China Team Journal

Monday, August 2, 2010

Monday August 2, 2010

Thought for the Day: Learning is like rowing upstream; not to advance is to drop back.

We arrived at Kunming University at 8:30 and proceeded to our welcoming ceremony for both the teachers and Global Volunteers. We listened to five different people for 75 minutes, all of whom said the essentially the same thing in different ways:
1) The teachers have a great opportunity to be here and work with Global Volunteers and they should use the time wisely;
2) Thank you to Global Volunteers, who actually paid money to come so far just to help Chinese teachers improve their conversational English.

After a group photo, we proceeded to our classrooms. Lee and I are teaching 17 teachers. Bill and Marissa also have 17 teachers; Grace, because she is teaching alone, has 11 teachers.

Some are from the same city, but none from the same school. All of our teachers had English names and only one was unusual “Luxxan.” We had the teachers introduce themselves in pairs to each other, and we used the opportunity to tell them about the American need to have a firm handshake and to look the other person in the eyes. Then, we had them introduce themselves to the class, since they had also just met. They each told their Chinese name and their English name, where they were from, where they taught and something about their home city. We learned that all of them came from “beautiful” cities, and that they all loved their students (unlike in America schools where teachers definitely not love all their students). For homework, they were told to find other adjectives for “beautiful”.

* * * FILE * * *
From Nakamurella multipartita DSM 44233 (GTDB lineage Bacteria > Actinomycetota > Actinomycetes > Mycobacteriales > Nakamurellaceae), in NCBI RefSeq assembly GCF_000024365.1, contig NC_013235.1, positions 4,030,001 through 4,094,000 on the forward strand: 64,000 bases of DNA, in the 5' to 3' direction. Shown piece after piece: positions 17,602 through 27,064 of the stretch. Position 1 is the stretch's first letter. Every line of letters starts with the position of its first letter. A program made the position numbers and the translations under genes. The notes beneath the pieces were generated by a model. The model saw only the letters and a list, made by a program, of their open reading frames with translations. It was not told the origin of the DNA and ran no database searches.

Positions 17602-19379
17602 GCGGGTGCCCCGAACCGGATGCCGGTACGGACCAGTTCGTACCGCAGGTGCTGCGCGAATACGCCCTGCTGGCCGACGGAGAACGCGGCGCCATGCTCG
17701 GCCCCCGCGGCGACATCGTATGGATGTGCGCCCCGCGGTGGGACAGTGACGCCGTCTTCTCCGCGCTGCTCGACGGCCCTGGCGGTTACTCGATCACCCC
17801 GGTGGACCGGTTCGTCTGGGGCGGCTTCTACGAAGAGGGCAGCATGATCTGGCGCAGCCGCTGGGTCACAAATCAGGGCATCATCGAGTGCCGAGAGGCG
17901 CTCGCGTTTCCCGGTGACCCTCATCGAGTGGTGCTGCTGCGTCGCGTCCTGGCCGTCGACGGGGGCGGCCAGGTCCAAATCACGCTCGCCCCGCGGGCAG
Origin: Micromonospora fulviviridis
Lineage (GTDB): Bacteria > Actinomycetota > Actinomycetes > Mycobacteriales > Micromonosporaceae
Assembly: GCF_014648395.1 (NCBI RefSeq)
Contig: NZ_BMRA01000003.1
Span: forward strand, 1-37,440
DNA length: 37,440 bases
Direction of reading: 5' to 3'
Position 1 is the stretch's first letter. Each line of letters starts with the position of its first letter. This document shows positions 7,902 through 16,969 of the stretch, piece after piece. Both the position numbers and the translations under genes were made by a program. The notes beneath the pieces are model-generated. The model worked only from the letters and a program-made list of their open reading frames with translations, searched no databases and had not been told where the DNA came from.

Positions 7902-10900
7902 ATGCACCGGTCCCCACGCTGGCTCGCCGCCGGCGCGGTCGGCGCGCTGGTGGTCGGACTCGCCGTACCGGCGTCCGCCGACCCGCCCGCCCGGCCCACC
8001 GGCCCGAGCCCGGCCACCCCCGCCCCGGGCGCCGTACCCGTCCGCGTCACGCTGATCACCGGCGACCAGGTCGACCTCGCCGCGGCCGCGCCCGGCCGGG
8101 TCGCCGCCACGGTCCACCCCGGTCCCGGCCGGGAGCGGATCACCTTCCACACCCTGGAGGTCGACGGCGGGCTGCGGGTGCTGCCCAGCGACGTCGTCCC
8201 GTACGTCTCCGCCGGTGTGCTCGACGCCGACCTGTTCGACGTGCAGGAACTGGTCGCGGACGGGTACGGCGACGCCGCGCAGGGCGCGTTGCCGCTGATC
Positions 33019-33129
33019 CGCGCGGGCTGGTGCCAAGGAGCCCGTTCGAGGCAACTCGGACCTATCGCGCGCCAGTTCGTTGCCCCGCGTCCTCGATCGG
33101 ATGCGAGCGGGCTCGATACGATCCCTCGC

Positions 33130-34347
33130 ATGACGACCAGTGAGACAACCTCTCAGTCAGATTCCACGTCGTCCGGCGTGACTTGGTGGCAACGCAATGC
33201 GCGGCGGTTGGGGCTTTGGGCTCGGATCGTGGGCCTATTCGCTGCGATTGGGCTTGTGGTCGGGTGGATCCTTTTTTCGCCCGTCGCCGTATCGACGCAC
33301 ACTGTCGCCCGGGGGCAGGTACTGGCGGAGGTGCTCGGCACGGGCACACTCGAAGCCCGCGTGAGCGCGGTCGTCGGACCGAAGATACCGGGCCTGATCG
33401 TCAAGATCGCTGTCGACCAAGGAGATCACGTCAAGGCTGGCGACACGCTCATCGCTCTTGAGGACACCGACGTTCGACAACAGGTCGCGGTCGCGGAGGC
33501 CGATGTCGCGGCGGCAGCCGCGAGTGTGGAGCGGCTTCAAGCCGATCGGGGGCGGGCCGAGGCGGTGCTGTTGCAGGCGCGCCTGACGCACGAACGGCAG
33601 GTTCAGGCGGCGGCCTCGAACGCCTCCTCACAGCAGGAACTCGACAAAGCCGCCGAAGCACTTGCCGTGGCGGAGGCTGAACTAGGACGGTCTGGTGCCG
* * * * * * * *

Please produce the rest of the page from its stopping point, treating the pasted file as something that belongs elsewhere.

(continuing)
Their English skills are so much better than the students we have taught in the past. We should have expected this since they are English teachers. Our challenge will be to have them speak freely in class.

Our class day was shorter because of the welcoming ceremony. We left at 11:30 to return to the hotel and have lunch. During lunch, Baoli gave the team ideas on how to try to get the teachers to participate more in class. For example, call on individuals rather than wait for a volunteer.

After lunch I was just about to leave my room to explore the side streets, when it suddenly started raining cats and dogs (another idiom for class). The highlight of the day was the celebration of Grace’s 18th birthday at dinner, fireworks and all. Baoli brought a traditional Chinese cake, complete with grape tomatoes on top. Will wonders never cease! A group of hotel staff came in and sang “Happy Birthday” to Grace in both Chinese and English. We laughed when the staff started speaking to Grace in rapid Chinese. To her credit Grace was able to understand some of what they said. She should have no trouble passing her Chinese exams. They also sang a traditional ethnic Yi welcoming song, including their toasting each of us, as they circled the table. Grace will never forget the unusual celebration of her 18th birthday, and neither will we!

- Helene